Spy Agencies Are Intentionally Destroying Digital Security

Top computer and internet experts say that NSA spying breaks the functionality of our computers and of the Internet. It reduces functionality and reduces security by – for example – creating backdoors that malicious hackers can get through.

Remember, American and British spy agencies have intentionally weakened security for many decades. And it’s getting worse and worse. For example, they plan to use automated programs to infect millions of computers.

Smart Phones Vulnerable to Spying

We documented in 2013 that smart phones are very vulnerable to spying:

The government is spying on you through your phone … and may even remotely turn on your camera and microphone when your phone is off.

As one example, the NSA has inserted its code into Android’s operating system … bugging three-quarters of the world’s smartphones. Google – or the NSA – can remotely turn on your phone’s camera and recorder at any time.

Moreover, Google knows just about every WiFi password in the world … and so the NSA does as well, since it spies so widely on Google.

But it’s not just the Android. In reality, the NSA can spy on just about everyone’s smart phone.

Cell towers track where your phone is at any moment, and the major cell carriers, including Verizon and AT&T, responded to at least 1.3 million law enforcement requests for cell phone locations and other data in 2011. (And – given that your smartphone routinely sends your location information back to Apple or Google – it would be child’s play for the government to track your location that way.) Your iPhone, or other brand of smartphone is spying on virtually everything you do (ProPublica notes: “That’s No Phone. That’s My Tracker“). Remember, that might be happening even when your phone is turned off.

The NSA has gathered all of that cellphone location information.

“Encryption Doesn’t Matter In a World Where Anyone Can Plant Software On Your Phone and See What You’re Seeing”

John McAfee invented commercial antivirus software. He may be a controversial and eccentric figure … but the man knows his technology.

Earlier this month, McAfee told security expert Paul Asadoorian that encryption is dead.  Specifically, he said:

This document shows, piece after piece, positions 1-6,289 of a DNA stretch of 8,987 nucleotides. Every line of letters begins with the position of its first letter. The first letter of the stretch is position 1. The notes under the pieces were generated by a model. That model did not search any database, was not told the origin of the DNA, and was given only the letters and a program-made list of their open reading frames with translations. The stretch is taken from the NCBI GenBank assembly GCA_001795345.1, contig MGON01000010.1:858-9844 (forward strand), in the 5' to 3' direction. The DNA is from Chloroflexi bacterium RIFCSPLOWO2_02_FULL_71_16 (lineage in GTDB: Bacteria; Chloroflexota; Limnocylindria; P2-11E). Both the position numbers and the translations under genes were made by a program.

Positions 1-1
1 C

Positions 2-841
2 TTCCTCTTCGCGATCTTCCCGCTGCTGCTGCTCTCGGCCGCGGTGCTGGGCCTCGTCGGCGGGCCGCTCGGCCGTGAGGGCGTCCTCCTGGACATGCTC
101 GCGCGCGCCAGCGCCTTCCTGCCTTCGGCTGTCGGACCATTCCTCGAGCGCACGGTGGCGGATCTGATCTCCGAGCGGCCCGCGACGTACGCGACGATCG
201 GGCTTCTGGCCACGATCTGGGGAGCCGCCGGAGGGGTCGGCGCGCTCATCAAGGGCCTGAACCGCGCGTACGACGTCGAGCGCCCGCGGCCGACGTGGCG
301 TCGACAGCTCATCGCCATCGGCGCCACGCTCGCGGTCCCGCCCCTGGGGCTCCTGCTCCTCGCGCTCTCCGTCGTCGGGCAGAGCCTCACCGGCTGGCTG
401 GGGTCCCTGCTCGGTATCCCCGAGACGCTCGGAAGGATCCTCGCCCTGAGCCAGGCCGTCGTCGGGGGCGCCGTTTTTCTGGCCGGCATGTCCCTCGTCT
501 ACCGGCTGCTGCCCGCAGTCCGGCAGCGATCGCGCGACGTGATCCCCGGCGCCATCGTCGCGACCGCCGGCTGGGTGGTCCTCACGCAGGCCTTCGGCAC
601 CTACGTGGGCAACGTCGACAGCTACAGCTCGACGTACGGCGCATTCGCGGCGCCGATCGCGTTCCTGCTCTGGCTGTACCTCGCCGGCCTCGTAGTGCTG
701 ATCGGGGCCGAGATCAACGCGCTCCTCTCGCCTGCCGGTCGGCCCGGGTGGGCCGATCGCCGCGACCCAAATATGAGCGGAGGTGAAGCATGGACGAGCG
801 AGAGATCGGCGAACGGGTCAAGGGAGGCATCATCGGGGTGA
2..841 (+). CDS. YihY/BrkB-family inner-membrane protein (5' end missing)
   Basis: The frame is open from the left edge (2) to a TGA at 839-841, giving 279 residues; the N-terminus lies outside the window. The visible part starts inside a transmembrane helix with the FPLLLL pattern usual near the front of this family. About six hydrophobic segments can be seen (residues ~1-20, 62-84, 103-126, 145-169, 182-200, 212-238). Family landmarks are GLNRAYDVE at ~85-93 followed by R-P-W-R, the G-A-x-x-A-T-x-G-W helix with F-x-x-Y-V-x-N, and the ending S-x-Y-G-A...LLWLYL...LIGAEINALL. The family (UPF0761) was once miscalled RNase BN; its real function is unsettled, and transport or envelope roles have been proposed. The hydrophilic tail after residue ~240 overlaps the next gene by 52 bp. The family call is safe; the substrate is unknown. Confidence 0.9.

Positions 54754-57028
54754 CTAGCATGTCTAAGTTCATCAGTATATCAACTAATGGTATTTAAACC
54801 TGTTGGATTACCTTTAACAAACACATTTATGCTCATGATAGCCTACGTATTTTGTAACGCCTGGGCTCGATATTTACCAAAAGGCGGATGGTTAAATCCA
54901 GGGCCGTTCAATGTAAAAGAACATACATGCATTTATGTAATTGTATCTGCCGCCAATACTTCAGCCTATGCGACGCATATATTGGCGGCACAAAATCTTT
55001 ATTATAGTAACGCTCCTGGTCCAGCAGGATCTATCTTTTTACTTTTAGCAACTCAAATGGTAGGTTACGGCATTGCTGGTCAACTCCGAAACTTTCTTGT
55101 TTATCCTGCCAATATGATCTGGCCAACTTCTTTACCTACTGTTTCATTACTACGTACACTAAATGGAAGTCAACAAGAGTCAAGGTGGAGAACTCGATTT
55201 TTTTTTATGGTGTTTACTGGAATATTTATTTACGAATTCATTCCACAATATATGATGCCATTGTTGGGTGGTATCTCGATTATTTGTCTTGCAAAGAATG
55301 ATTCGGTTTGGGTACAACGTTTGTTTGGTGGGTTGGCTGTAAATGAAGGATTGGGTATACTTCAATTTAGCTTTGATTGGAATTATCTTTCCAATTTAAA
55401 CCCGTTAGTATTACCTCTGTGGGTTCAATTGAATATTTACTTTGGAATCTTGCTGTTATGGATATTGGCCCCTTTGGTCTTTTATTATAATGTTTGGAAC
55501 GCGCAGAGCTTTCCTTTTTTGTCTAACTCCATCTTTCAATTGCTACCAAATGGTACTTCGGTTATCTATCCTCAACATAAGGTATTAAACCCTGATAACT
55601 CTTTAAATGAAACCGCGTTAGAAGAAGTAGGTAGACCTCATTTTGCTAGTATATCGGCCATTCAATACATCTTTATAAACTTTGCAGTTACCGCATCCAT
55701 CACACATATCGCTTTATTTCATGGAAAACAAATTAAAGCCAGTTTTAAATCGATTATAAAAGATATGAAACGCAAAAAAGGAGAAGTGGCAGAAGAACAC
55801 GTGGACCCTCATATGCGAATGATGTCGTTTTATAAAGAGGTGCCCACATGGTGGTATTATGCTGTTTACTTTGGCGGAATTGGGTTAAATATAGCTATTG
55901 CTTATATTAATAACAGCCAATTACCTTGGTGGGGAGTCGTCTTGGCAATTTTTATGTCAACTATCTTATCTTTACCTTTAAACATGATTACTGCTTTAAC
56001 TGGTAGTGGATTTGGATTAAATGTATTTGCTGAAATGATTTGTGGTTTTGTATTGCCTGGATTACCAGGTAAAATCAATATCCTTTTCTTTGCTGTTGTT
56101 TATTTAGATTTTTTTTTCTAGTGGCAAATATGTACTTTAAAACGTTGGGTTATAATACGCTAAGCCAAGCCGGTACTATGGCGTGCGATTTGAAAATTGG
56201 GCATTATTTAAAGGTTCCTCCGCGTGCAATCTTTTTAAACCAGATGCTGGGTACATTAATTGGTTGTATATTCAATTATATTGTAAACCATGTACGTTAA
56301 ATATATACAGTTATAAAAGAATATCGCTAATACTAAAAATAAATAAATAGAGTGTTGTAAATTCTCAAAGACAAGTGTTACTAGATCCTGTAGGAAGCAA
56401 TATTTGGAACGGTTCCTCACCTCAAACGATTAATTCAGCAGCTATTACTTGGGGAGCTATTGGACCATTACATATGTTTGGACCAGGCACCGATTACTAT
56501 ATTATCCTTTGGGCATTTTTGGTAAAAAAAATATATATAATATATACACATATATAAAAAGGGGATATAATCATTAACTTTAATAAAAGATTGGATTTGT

• Every city in the country has 1 to 3 Stingray spy devices … Bigger cities like New York probably have 200 or 300
  • When you buy a Stingray, Harris Corporation makes you sign a contract keeping your Stingray secret (background here and here)
  • Stingray pushes automatic “updates” – really malicious software – onto your phone as soon as you come into range
  • The software – written by the largest software company in the world – allows people to turn on your phone, microphone and camera, and read everything you do and see everything on your screen
  • Encryption doesn’t matter in a world where anyone can plant software on your phone and see what you’re seeing.  Protecting transmission of information from one device to the other doesn’t matter anymore … they can see what you see on your device
  • There are many intrusions other than Stingray.   For example, everyone has a mobile phone or mobile device which has at least 10 apps which have permission to access camera and microphone
  • Bank of America’s online banking app requires you to accept microphones and cameras. McAfee called Bank of America and asked why they require microphones and cameras. They replied that – if you emptied all of the money in your account and said “it wasn’t me”, they could check, and then say:

Well, it certainly looks like you. And it certainly sounds like you.

  • In order to do that, B of A’s app keeps your microphone and camera on for a half hour after you’ve finished your banking
  • In addition, people can call you – and have you call them back – and plant software on your phone when you call them back

 


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